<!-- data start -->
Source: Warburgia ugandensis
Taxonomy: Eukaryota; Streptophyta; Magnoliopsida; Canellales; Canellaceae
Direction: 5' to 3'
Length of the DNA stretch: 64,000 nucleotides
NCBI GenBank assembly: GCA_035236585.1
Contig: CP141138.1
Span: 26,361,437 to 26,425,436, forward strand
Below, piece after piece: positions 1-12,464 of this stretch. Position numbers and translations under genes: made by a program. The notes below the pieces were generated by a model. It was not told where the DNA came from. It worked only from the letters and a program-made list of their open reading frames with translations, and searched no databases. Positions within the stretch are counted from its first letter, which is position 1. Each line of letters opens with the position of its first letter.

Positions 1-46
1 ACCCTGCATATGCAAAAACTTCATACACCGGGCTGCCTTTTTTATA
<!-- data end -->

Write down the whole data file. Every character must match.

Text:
Source: Warburgia ugandensis
Taxonomy: Eukaryota; Streptophyta; Magnoliopsida; Canellales; Canellaceae
Direction: 5' to 3'
Length of the DNA stretch: 64,000 nucleotides
NCBI GenBank assembly: GCA_035236585.1
Contig: CP141138.1
Span: 26,361,437 to 26,425,436, forward strand
Below, piece after piece: positions 1-12,464 of this stretch. Position numbers and translations under genes: made by a program. The notes below the pieces were generated by a model. It was not told where the DNA came from. It worked only from the letters and a program-made list of their open reading frames with translations, and searched no databases. Positions within the stretch are counted from its first letter, which is position 1. Each line of letters opens with the position of its first letter.

Positions 1-46
1 ACCCTGCATATGCAAAAACTTCATACACCGGGCTGCCTTTTTTATA